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Bacterial keratitis is an eye infectious disease which became a global concern due to its impact to visual impairment in worldwide. Cefazolin (CFZ) is the first-line drug for the treatment of bacterial keratitis and only available in the drop dosage form. However, the administration of eye drops results in lack of bioavailability, which is below 5%. Therefore, an innovation is required in an attempt to overcome these problems. In this study, the development of a mucoadhesive-thermosensitive gel in situ preparation was carried out. A combination of Pluronic F127 and F68 was used as a thermosensitive agent. To increase the contact time, a mucoadhesive agent, namely hyaluronic acid was added to the formulation. Several steps of evaluation were performed to ensure that the developed formula possessed desired characteristics, including determination of gelation temperature, pH test, viscosity test, rheology test, mucoadhesive test, drug content test, in vitro drug release test, in vivo irritation test on experimental animals, ex vivo permeation test, and hemolysis test. The results that the formulations developed exhibited desired characteristics, with gelation temperatures of around 37 °C. The formulation could also control the release and improve the localization of CFZ in the ocular tissue compared to control solution. Furthermore, the incorporation of CFZ into this approach did not change the antimicrobial activity of CZ against Pseudomonas aeruginosa. Importantly, no toxicity and irritation were observed after the application of this approach. However, further research is needed to evaluate the pharmacokinetic and pharmacodynamic in the appropriate animal models.
Chapter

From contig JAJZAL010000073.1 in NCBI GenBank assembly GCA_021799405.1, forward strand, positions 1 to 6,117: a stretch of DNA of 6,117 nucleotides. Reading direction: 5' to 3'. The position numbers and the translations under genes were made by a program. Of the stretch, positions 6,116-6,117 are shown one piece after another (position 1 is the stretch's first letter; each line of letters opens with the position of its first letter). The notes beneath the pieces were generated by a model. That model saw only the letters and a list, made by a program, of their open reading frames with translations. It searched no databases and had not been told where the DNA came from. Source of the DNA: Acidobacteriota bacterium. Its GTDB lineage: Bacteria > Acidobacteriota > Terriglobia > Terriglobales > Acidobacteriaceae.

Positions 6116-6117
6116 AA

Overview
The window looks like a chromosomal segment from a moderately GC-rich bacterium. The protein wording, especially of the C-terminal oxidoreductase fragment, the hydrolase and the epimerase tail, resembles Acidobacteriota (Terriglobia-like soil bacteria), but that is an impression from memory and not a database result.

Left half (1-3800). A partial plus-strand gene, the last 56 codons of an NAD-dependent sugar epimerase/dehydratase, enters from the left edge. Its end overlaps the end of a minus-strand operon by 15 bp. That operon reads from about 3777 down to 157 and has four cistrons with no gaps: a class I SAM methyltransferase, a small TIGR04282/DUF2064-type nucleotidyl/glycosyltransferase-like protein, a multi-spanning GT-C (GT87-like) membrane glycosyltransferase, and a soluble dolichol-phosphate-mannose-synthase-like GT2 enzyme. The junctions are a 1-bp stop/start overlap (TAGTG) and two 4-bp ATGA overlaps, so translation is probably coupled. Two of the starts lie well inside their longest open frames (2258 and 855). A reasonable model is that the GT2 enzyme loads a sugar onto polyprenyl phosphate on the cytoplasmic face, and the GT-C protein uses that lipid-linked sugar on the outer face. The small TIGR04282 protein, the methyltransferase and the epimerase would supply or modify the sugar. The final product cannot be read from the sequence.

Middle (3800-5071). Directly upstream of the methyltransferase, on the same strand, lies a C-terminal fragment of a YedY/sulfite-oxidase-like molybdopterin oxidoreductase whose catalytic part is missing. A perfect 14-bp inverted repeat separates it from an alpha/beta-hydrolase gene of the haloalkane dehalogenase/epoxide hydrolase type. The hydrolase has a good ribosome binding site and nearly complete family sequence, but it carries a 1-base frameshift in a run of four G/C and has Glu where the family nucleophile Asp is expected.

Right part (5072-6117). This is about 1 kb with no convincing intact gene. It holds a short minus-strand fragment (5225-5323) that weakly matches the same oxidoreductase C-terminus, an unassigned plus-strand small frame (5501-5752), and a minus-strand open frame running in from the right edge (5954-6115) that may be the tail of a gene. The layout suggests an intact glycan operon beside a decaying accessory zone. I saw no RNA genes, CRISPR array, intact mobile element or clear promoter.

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For in vitro studies assessing the interaction of platelets with implant materials, common and standardized protocols for the preparation of platelet rich plasma (PRP) are lacking, which may lead to non-matching results due to the diversity of applied protocols. Particularly, the aging of platelets during prolonged preparation and storage times is discussed to lead to an underestimation of the material thrombogenicity. Here we study the influence of whole blood- and PRP-storage times on changes in platelet morphology and function. Blood from apparently healthy subjects was collected according to a standardized protocol and examined immediately after blood collection, four hours and twenty four hours later. The capability of platelets to adhere and form stable aggregates (PFA100, closure time) was examined in sodium citrate anticoagulated WB using the agonists equine type I collagen and epinephrine bitartrate (collagen/epinephrine) as well as equine type I collagen and adenosine-5'-diphosphate (collagen/ADP). Circulating platelets were quantified at each time point. Morphology of platelets and platelet aggregates were visualized microscopically and measured using an electric field multi-channel counting system (CASY). The percentage of activated platelets was assessed by means of P-selectin (CD62P) expression of circulating platelets. Furthermore, platelet factor 4 (PF4) release was measured in platelet poor plasma (PPP) at each time point. Whole blood PFA100 closure times increased after stimulation with collagen/ADP and collagen/epinephrine. Twenty four hours after blood collection, both parameters were prolonged pathologically above the upper limit of the reference range. Numbers of circulating platelets, measured in PRP, decreased after four hours, but no longer after twenty four hours. Mean platelet volumes (MPV) and platelet large cell ratios (P-LCR, 12 fL - 40 fL) decreased over time. Immediately after blood collection, no debris or platelet aggregates could be visualized microscopically. After four hours, first debris and very small aggregates occurred. After 24 hours, platelet aggregates and also debris progressively increased. In accordance to this, the CASY system revealed an increase of platelet aggregates (up to 90 μm diameter) with increasing storage time. The percentage of CD62P positive platelets and PF4 increased significantly with storage time in resting PRP. When soluble ADP was added to stored PRP samples, the number of activatable platelets decreased significantly over storage time. The present study reveals the importance of a consequent standardization in the preparation of WB and PRP. Platelet morphology and function, particularly platelet reactivity to adherent or soluble agonists in their surrounding milieu, changed rapidly outside the vascular system. This knowledge is of crucial interest, particularly in the field of biomaterial development for cardiovascular applications, and may help to define common standards in the in vitro hemocompatibility testing of biomaterials.